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South Dakota Department of Transportation
Project Synopsis
SD1996-02


Title: Integral Abutment Bridge End Treatment
Project Researcher: Vernon Schaefer, SDSU
Project Manager: Dan Strand
Research Period: -
Status:
Cost: $0.00

Problem Statement:Voids under bridge approach slabs damage the approach system resulting in decreased life expectancy, increased maintenance costs for repair and stabilization, and rider discomfort due to bumps in the approach system. In 1990, SDDOT initiated a research project entitled "Void Development Under Bridge Approaches", SD90-03, that studied void development under both integral and non-integral abutment bridges. The study showed a high correlation between void development and integral abutment structures. Based on results of field and scale model studies, it was determined that the mechanism of void development under approach slabs is thermally-induced movements of integral abutments tied to bridge beams. The integral abutment movements create voids by the cumulative effects of bridge end backfill deformation as passive failure of the material occurs, backfill densifies as a result of particle breakage, and the embankment bulges as the backfill deforms. Several recommendations resulted from this study. To lessen the initial cost of the backfill, geometric design and material gradation changes were recommended and adopted. A recommendation was made to modify approach slab reinforcement design to redistribute internal stresses to avoid approach slab cracking. Finally, recommendations were made regarding when to perform maintenance. The report stated that these recommendations were intended to reduce construction and maintenance costs. However, the report also stated that the development of voids under approach slabs is an inherent problem of integral abutment bridge designs.

Because study SD90-03 determined the mechanism that causes voids, the Department needs to change its design to accommodate this mechanism. A likely bridge end backfill design alternative is the Wyoming Department of Transportations (WYDOT) which uses a fabric reinforced soil wall. This design incorporates the construction of a vertical void behind the abutment wall to accommodate the abutment movement without causing the backfill to experience lateral pressures.

The feasibility of using other materials for bridge end backfill designs to accommodate the abutment movement should also be investigated. These materials should either be able to create a vertical void behind the abutment or exhibit engineering properties that will alleviate lateral pressures. Rubber chips from discarded tires and expanded polystyrene blocks are examples of materials which may warrant investigation.

Findings:

Research Objectives:
1  To design, construct, monitor, and evaluate an actual bridge end backfill using a fabric reinforced soil wall similar to that used by WYDOT.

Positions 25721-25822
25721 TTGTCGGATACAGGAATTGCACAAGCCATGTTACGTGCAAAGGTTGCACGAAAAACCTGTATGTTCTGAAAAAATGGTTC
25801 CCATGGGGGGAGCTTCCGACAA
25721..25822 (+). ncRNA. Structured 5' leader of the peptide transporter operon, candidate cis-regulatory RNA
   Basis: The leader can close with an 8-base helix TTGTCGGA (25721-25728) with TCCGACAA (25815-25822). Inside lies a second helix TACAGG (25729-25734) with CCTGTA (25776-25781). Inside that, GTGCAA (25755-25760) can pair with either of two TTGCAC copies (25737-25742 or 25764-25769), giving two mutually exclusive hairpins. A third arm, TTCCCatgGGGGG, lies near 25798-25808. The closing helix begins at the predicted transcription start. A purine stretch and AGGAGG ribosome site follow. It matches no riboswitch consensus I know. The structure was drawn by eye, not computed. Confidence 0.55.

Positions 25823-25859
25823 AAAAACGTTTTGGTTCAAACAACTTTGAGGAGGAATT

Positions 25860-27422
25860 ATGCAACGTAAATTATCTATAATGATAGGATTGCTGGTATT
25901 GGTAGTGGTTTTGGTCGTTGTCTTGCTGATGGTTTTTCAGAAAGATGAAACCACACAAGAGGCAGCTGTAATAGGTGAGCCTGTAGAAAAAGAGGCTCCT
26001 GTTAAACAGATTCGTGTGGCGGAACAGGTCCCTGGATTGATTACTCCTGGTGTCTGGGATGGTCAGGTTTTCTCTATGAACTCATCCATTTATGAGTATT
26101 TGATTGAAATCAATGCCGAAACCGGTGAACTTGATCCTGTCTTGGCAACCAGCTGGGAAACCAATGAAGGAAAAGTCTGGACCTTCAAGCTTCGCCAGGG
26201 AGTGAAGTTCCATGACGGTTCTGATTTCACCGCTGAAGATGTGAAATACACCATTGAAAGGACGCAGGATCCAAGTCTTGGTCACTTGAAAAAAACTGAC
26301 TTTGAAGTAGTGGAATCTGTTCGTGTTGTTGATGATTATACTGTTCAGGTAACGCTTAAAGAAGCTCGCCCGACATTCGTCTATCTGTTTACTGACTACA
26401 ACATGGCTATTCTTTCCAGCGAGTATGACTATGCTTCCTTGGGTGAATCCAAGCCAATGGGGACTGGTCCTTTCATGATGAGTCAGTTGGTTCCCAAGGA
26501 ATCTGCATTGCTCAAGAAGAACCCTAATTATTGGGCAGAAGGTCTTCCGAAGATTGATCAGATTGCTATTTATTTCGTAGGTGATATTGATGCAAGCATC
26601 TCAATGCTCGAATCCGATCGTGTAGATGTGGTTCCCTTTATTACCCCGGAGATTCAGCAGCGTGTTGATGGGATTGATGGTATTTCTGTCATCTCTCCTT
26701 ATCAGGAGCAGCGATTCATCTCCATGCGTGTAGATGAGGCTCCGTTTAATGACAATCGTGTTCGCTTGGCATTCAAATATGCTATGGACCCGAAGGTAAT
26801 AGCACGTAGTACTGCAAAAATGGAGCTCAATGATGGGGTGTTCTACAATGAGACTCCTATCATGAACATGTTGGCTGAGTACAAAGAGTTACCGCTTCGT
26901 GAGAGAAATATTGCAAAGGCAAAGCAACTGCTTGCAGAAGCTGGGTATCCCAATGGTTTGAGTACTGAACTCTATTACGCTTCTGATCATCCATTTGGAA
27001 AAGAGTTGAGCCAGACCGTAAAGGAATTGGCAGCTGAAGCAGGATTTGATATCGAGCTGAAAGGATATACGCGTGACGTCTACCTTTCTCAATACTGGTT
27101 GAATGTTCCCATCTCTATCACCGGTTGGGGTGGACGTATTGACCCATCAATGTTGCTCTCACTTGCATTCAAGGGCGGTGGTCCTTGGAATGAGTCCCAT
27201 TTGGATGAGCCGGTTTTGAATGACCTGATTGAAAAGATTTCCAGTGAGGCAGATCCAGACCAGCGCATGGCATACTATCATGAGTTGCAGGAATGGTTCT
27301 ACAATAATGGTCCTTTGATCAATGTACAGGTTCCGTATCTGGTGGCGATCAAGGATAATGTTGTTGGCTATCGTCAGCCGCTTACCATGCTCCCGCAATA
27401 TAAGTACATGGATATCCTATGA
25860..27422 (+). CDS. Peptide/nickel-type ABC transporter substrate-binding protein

2  To determine the feasibility of using other materials as a bridge end backfill material.

Research Tasks:
1  Review and summarize literature regarding bridge end backfill designs that attempt to prevent void development beneath the approach slab.
2  Interview WYDOT geotechnical, design, field, and research personnel to better understand all aspects of their fabric reinforced soil bridge end backfill design.
3  Work with SDDOT to adapt WYDOT's backfill design to SDDOT's bridge geometry. A bridge to be constructed in 1996 will be selected by Department personnel for use in this study.
4  Submit for approval an instrumentation plan to monitor movements in the abutments, embankments, fabric reinforced soil walls, approach slabs, and sleeper slabs. The plan should include ways to monitor voids behind the abutment walls and beneath the
5  Observe the construction of the bridge ends, documenting sequences and construction problems.
6  Monitor the performance of the bridge ends for a period of two years after construction.
7  Review other possible materials that can be used in bridge end backfill designs to alleviate the effects of thermally-induced stresses (i.e. - expanded polystyrene blocks, rubber chips from discarded tires).
8  In conjunction with SDDOT, develop a backfill design which utilizes the material with the greatest potential determined in Task 7.
9  For the Brookings DOT model abutment, submit for approval an instrumentation plan to monitor movements in the abutment, approach slab, and sleeper slab for the design developed in Task 8. Also, the plan should include ways to monitor any deformatio
10  Using the SDDOT model integral abutment at the Brookings DOT Maintenance Yard, construct a bridge end using the backfill design and instrumentation plan developed in Tasks 8 and 9, documenting construction sequences and problems. This should be cons
11  Using accelerated testing, monitor and evaluate the bridge end model.
12  Compare the costs of SDDOT's present bridge end backfill design and performance to that constructed in Task 5. Also, for the model abutment constructed in Task 10, estimate the costs associated with the backfill design and performance as if it were
13  Compare the costs of SDDOT's present bridge end backfill design and performance to that constructed in Task 5. Also, for the model abutment constructed in Task 10, estimate the costs associated with the backfill design and performance as if it were
14  Submit an executive summary and a final report that incorporates the interim report and results of the full evaluation period.
15  Present findings and conclusions to SDDOT Research Review Board upon completion of the project.

Documents Available:
SD0996_02_Final_Report.pdf

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